Is Realism Trumping Populism?
With economic conditions returning more or less to normal around the world after a decade of financial crises, nationalist populism is now seen as the biggest threat to global recovery. But is it possible that this consensus has emerged just as the populist wave has crested?
NEW YORK – With economic conditions returning more or less to normal around the world after a decade of financial crises, nationalist populism is now seen as the biggest threat to global recovery. That was certainly true of the finance ministers who gathered in Washington, DC, this month for the IMF’s annual spring meeting. But is it possible that this consensus has emerged just as the populist wave has crested? Rather than populist politics undermining economic recovery, could economic recovery be undermining populist politics?
Looking around the world, populist economic policy appears to be in retreat, even though no clear alternative is visible. In the United States, President Donald Trump seems to be curbing his protectionist instincts, and economic relations with China are stabilizing. In Europe, despite the media focus on the success of xenophobic politicians in Hungary and Poland, the pendulum is swinging away from economic nationalism in the countries that really matter: France, Germany, Spain, and Italy, where the two populist parties that recently achieved electoral breakthroughs are now vying to show their devotion to the euro.
Even in Britain, where economic nationalism won its most spectacular victory over globalization and multiculturalism in the 2016 Brexit vote, the tide may be turning. The British government is gradually realizing that voters do not really want the complete rupture with Europe demanded by hard-core Euroskeptics. Neither of the two alternatives to EU membership presented in the Brexit referendum – an inward-looking, protectionist “Little England,” or a post-imperial “Anglosphere” based on the “special relationship” with America and the Commonwealth – is turning out to be economically feasible or politically attractive to voters. While only 3-4% of voters admit to changing their minds about Brexit, large majorities want to keep most of the benefits of free trade, easy travel, immigrant labor, and strong environmental, consumer, and health regulation.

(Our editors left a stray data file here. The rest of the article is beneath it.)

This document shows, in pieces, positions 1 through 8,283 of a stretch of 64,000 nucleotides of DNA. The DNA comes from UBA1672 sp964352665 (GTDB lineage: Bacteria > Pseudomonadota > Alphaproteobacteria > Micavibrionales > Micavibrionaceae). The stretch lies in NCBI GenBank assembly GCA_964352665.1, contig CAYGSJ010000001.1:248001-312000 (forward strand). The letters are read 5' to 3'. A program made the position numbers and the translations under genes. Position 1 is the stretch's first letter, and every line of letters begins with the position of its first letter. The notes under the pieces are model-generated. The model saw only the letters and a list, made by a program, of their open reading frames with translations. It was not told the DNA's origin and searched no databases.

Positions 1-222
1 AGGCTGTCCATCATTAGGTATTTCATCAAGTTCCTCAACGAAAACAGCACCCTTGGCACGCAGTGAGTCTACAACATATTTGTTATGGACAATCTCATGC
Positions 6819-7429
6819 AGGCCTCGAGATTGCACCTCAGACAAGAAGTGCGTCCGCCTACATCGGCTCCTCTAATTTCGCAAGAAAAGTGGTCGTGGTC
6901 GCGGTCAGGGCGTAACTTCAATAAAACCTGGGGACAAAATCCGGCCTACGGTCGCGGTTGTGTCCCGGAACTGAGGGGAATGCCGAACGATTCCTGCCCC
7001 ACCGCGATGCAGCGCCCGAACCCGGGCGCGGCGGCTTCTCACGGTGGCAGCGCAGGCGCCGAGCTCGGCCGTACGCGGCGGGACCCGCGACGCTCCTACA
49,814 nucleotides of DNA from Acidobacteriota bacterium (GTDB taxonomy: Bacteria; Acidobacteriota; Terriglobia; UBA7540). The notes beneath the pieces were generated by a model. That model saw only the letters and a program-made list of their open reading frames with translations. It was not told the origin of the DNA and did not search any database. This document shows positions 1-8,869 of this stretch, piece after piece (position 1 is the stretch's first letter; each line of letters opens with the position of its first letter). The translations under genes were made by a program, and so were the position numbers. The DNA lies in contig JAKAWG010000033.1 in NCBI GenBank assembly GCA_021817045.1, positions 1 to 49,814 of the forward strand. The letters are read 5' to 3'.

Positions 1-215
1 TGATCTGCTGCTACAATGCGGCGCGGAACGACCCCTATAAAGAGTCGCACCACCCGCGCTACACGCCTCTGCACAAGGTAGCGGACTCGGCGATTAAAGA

Voters’ aversion to Brexit’s adverse consequences, analogous to the realism that gradually dawned in Greece after its 2015 referendum rejected an EU bailout, helps to explain the otherwise perplexing tactics of Prime Minister Theresa May and her Conservative Party. After starting out proclaiming a clear instruction from the people to “take back control” from the EU, May has gradually blurred and erased her red lines: an end to EU budget contributions, limiting European immigration, and an exemption from European rules and court judgments. Instead of strident demands for restoration of untrammeled national sovereignty in March 2019, she is now pleading for a transition, in which nothing noticeable to voters will change at all.
Surprisingly, May’s compromises have all been accepted by nationalist hard-liners who previously threatened her leadership. The zealots still hope for a total rupture with Europe eventually, but seem relieved about postponing the day of reckoning until the end of May’s “status quo transition” in December 2020. But if a “clean break” from Europe is too dangerous to attempt now, why will it be more acceptable in 2020? It won’t be – and presumably that reality will dictate extending the transition until after the 2022 general election, then beyond.